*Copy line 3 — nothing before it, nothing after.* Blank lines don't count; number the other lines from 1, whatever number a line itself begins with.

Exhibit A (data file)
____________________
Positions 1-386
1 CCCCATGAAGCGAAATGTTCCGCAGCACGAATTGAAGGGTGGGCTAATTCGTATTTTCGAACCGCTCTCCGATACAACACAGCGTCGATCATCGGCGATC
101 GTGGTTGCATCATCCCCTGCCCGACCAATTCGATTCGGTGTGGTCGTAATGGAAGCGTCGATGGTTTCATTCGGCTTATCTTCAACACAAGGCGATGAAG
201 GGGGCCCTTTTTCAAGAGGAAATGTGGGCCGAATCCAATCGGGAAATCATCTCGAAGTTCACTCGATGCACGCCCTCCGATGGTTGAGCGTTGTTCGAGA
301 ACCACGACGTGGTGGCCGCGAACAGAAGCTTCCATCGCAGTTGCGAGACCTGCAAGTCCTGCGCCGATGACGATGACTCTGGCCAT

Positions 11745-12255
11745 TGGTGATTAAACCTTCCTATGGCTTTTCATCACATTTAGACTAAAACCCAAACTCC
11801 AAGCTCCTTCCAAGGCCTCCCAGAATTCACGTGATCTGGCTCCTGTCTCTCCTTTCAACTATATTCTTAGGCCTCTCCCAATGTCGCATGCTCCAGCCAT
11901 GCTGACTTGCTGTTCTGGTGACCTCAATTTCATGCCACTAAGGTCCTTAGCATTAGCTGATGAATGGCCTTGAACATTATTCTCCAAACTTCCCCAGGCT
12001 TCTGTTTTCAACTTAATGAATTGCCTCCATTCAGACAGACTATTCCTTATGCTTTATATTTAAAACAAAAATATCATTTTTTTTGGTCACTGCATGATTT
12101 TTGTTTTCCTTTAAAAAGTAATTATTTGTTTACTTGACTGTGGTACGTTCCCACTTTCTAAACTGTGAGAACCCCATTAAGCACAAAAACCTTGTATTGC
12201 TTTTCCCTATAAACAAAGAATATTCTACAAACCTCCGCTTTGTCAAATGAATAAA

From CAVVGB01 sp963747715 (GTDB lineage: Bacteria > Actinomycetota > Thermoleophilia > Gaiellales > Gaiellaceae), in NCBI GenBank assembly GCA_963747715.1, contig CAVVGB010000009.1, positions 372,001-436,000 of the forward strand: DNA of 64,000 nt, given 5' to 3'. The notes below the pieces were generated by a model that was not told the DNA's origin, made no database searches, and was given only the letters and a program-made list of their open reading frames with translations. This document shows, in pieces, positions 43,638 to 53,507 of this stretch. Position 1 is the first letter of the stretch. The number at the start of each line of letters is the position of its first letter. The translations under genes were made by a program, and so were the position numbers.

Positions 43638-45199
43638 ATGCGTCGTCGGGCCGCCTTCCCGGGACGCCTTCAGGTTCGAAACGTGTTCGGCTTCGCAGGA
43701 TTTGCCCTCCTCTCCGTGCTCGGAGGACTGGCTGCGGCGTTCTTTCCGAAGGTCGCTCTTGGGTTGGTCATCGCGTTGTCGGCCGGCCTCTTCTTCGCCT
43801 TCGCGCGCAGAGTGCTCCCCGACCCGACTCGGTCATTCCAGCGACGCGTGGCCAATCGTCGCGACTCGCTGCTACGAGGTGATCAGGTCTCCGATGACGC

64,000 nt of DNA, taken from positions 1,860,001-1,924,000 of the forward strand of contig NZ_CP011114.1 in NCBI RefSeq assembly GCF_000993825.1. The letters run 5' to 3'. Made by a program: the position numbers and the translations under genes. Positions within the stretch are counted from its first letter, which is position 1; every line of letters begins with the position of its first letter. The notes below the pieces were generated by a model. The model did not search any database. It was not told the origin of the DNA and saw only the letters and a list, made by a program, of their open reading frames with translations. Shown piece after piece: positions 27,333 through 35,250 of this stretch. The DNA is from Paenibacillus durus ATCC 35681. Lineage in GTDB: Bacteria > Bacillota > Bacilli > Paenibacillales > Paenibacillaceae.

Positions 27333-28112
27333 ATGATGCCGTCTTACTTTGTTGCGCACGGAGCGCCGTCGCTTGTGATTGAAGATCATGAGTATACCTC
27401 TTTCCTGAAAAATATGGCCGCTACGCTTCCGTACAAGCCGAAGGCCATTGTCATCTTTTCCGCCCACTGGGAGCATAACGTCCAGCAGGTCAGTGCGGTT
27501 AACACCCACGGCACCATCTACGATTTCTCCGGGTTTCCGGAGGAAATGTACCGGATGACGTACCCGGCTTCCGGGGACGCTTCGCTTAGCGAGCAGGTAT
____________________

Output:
101 GTGGTTGCATCATCCCCTGCCCGACCAATTCGATTCGGTGTGGTCGTAATGGAAGCGTCGATGGTTTCATTCGGCTTATCTTCAACACAAGGCGATGAAG